From HMMT:

Triangle $\triangle PQR$, with $PQ=PR=5$ and $QR=6$, is inscribed in circle $\omega$. Compute the radius of the circle with center on $QR$ which is tangent to both $\omega$ and $PQ$.

I haven't made much progress. I've set $QS=x$ and $SR=y$ to try for Law of Cosines, since we know $\cos\angle QSR$, but that really hasn't lead anywhere. With Ptolemy's, I 've found that $PS=\displaystyle\frac{5(x+y)}{6}$, but unfortunately $PS$ isn't colinear with anything useful (like the line connecting the centers). I also haven't really been able to use the tangent properties.

Hints beyond what I've done or any useful insights would be greatly appreciated!


2 Answers 2


enter image description here

Given that $|PQ|=|PR|=5,\ |QR|=6$, the area, the height and the circumradius of $\triangle PQR$ are $S=12$, $|PF|=4$ and $R_0=\tfrac{25}8$, respectively. Let $\angle PQR=\alpha$, $\angle FOE=\phi$.

Assuming that the center of the circle $O_t\in QR$, we must have $|DQ_t|=|EQ_t|=r$.

\begin{align} \sin\alpha&=\frac{|PF|}{|PQ|} =\frac45 ,\\ |OF|&=|PF|-R_0=\tfrac78 \tag{1}\label{1} . \end{align}

We have two conditions for $r$, $\phi$:

\begin{align} |QO_t|+|FO_t|&=\tfrac12\,|QR| \tag{2}\label{2} ,\\ \frac r{\sin\alpha} + (R_0-r)\sin\phi &=3 \tag{3}\label{3} ,\\ (R_0-r)\cos\phi&=|OF| \tag{4}\label{4} . \end{align}

Excluding $\phi$ from \eqref{3},\eqref{4} and using known values, we get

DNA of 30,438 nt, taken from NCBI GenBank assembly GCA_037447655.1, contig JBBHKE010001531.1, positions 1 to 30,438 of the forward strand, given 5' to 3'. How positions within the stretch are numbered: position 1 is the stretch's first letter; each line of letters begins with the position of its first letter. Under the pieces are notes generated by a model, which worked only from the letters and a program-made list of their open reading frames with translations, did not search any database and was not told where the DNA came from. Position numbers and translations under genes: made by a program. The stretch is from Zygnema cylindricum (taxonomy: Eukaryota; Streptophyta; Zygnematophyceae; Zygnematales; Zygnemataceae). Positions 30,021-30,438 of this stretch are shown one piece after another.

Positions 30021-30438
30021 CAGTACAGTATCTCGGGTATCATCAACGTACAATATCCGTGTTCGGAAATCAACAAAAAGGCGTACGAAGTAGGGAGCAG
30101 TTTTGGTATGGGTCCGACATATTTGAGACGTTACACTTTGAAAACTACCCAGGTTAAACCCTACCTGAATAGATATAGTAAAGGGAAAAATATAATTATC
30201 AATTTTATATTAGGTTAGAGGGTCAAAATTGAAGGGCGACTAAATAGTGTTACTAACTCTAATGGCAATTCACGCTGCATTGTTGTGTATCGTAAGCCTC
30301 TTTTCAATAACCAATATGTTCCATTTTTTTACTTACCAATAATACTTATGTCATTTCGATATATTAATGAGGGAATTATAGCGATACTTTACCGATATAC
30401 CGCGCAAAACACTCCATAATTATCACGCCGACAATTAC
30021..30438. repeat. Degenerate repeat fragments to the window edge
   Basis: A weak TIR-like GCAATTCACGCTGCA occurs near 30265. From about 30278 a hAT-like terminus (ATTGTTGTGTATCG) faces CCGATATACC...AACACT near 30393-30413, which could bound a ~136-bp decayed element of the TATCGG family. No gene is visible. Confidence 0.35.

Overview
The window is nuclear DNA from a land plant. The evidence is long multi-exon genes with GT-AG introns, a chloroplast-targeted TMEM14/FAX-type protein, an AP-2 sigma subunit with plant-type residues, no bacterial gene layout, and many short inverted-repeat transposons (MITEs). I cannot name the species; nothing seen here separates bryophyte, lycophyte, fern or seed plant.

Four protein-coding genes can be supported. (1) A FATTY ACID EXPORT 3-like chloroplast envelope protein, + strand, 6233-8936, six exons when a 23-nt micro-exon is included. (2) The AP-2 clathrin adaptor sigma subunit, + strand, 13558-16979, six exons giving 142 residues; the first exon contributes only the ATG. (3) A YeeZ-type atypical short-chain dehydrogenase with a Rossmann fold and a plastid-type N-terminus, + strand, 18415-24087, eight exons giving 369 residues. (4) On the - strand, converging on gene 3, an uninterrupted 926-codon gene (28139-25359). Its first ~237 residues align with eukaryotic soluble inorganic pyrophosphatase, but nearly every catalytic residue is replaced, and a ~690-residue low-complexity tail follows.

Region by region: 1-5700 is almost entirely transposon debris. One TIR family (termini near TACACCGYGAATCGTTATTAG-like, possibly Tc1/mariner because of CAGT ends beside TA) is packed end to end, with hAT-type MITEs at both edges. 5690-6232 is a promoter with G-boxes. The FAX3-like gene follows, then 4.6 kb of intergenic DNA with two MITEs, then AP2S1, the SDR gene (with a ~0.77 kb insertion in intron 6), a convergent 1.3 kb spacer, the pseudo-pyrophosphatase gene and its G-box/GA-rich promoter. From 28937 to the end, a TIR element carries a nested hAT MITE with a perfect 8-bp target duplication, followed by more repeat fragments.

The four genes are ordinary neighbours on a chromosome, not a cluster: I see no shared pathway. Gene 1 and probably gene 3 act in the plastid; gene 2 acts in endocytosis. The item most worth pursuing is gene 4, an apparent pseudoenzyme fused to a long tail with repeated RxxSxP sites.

\begin{align} r&=\frac{20}9 . \end{align}


I've done this using coordinate geometry. Let the sides of the triangle be along the sides as shown in the figure. enter image description here The angle between $PQ$ and $QR$ is $53°$ (approximately) because of the $(3,4,5)$ triangle formed by the sides $PQ,QB,BP$ where $B$ is midpoint of $QR$. So, the equation line along $PQ$ is $3y=4x$.

Now, let the centre and radius of the unknown circle be $C(h, 0) $ and $r$ respectively. We get two constraints from these,

  1. Perpendicular distance from $C$ to the line $PQ$ is $r$.

  2. $\displaystyle AC=\frac{25}{8}-r$.

You've two equations and two variable and may proceed now

  • $\begingroup$ How do you get that the angle between $PQ$ and $QR$ is $53^{\circ}$? $\endgroup$
    – mpnm
    Jul 20, 2020 at 3:09
  • 1
    $\begingroup$ The $(3,4,5)$ Pythagorean triplet has well know trigonometric inverses(they occur a lot in elementary Physics exercises); however, explicitly assuming the angle does not seem fair and I think @SarGe should offer an explanation. $\endgroup$
    – Manan
    Jul 20, 2020 at 4:02
  • $\begingroup$ @David Dong, I've edited the solution. Let me know if there is still any confusion. $\endgroup$
    – SarGe
    Jul 20, 2020 at 5:20

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